Oxford Collapse - Remember the Night Parties

I suspect that fun power pop/rock is something they want to expand upon. On the evidence of this rather prosaic workout I'm not sure they should bother

 

 

Oxford Collapse – Remember the Night Parties

http://www.subpop.com/ http://www.konkurrent.nl/

 

New York three-piece Oxford Collapse are described as being 'art-rock' and a quick look at the first few song titles suggest that this won't be too far off the mark – He'll Paint While We Play and Please Visit Your National Parks. In fact the first song is the weakest on the album and disappears without protest. Much better is Please Visit... There is something about a three-piece rock band that really works. Who knows why? Anyway what we have is a catchy, head-nodding and foot-tapping song with chiming guitars. It's pop and its rock and you can't have too many songs where the vocal is shouted and not sung. Loser City continues the trend with jangly guitars and a catchy tune. A third way through it slows to a halt and builds itself up from the bottom before getting going once again. For the Khakis and the Sweatshirts takes the jangly sound too far for my liking and the song meanders somewhat. Return of / Burno is the sound of a band wanting to break free of something.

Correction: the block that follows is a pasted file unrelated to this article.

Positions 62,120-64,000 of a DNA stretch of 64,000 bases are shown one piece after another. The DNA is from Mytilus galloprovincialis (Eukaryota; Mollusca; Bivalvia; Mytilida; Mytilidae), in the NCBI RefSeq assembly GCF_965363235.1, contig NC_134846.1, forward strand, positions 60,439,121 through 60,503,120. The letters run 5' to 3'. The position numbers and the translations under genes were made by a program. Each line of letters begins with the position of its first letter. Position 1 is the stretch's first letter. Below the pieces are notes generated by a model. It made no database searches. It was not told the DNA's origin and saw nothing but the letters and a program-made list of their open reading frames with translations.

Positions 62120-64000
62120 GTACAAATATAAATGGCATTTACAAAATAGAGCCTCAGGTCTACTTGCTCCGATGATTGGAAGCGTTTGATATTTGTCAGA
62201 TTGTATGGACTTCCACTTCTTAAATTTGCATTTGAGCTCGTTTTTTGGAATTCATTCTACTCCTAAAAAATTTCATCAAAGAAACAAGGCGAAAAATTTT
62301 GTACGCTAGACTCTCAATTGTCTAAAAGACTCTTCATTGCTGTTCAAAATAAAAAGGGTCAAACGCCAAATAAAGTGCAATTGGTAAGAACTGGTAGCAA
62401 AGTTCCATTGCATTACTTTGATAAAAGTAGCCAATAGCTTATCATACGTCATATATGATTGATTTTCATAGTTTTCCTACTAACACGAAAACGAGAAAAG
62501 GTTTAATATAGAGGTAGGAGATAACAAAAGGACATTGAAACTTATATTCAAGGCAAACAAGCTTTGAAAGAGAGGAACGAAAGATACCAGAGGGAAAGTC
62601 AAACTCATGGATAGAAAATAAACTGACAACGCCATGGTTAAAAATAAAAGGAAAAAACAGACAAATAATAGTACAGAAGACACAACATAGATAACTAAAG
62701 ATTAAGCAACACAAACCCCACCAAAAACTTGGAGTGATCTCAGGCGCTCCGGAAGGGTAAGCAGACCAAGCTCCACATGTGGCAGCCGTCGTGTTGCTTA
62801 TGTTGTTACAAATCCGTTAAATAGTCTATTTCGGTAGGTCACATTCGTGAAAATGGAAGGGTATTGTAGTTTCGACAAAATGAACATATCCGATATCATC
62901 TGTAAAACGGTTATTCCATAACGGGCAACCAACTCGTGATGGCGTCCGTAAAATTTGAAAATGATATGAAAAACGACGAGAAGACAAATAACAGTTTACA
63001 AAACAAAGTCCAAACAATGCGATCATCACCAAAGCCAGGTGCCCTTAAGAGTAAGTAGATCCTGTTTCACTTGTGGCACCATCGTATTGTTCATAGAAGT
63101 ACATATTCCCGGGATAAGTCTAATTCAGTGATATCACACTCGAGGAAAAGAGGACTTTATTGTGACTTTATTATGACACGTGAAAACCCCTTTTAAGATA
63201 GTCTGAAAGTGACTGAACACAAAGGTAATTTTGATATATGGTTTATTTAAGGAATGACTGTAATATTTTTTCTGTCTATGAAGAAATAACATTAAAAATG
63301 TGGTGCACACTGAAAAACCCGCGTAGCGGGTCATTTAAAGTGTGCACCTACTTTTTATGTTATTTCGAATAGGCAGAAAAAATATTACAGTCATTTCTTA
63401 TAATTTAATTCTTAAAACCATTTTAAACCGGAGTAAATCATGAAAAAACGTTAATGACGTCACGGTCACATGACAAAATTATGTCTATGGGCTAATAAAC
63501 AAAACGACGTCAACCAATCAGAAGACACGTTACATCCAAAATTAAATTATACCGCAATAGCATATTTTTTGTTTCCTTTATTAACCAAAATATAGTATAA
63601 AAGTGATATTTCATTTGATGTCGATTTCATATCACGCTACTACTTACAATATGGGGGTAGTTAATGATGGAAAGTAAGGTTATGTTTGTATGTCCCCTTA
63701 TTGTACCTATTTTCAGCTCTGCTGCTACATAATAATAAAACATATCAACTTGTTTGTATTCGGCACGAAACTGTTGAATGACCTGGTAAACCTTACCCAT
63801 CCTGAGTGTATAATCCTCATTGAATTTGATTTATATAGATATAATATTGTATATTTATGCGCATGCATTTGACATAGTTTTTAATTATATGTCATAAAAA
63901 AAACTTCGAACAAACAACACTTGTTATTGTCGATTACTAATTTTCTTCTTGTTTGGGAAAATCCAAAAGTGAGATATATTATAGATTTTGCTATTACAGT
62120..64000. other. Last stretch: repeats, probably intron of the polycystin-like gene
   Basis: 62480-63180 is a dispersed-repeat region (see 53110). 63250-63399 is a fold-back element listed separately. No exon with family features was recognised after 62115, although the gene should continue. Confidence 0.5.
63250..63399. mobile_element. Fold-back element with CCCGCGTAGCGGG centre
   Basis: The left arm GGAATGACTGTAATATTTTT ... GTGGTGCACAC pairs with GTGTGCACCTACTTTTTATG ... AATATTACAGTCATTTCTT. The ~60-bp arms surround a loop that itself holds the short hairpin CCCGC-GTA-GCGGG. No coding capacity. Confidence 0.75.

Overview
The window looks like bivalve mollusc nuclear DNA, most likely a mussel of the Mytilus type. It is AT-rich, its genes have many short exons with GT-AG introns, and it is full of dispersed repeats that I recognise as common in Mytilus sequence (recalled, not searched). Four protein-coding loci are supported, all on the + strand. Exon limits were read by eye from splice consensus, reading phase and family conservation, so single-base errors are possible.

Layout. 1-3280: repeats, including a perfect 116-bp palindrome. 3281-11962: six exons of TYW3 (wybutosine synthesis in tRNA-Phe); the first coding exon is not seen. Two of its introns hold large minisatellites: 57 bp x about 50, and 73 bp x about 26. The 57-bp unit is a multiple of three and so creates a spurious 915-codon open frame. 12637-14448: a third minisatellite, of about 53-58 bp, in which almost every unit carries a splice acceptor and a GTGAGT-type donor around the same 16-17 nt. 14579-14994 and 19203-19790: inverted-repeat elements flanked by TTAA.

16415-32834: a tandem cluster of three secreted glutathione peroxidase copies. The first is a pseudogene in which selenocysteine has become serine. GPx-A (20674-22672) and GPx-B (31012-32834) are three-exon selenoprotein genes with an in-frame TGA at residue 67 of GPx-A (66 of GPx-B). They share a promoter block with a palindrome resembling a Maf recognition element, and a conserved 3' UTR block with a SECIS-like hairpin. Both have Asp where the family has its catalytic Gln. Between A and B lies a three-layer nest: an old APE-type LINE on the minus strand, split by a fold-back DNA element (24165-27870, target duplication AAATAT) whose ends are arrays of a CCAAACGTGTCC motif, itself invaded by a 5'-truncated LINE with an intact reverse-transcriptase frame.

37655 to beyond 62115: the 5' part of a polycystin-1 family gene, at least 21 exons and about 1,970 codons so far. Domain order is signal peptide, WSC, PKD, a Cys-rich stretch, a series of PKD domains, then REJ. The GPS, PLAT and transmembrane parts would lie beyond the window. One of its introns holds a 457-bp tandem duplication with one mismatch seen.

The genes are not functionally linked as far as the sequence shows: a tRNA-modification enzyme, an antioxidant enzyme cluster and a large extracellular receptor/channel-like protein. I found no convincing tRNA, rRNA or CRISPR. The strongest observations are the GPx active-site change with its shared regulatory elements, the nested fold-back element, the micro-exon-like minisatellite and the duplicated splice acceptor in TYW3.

I've not heard their earlier albums but I suspect that fun power pop/rock is something they want to expand upon. On the evidence of this rather prosaic workout I'm not sure they should bother. It's too restrained to be a genuine wig-out and it would have been much better had they really gone for it. Lady Lawyers returns the band to the quick pop/rock song and the album kicks on once again. Let's Vanish repeats the exuberance of Lady Lawyers but to slightly lesser effect. Kenny Can't Afford It features an Akron/Family style chant and a trumpet. Molasses is another standout track with rather disturbing lyrics and a completely crap recorder adding to the fun. The album finishes with the uplifting In Your Volcano, a strummed stomp-along.

 

Remember the Night Parties is not an album to change your world – it offers three or four good, fun, rock songs to jump up and down to. It's not really what I would call art-rock, but then they are an American band and I guess that anything with guitars that doesn't sound like either Garth Brooks or Poison gets lumped into that category. As I say, one gets the impression that they'd like to move on a bit from these three-minute pop workouts into more expressive areas, but I can't help but think that this is precisely where their strengths lie.

 

Words: Chris Dawson.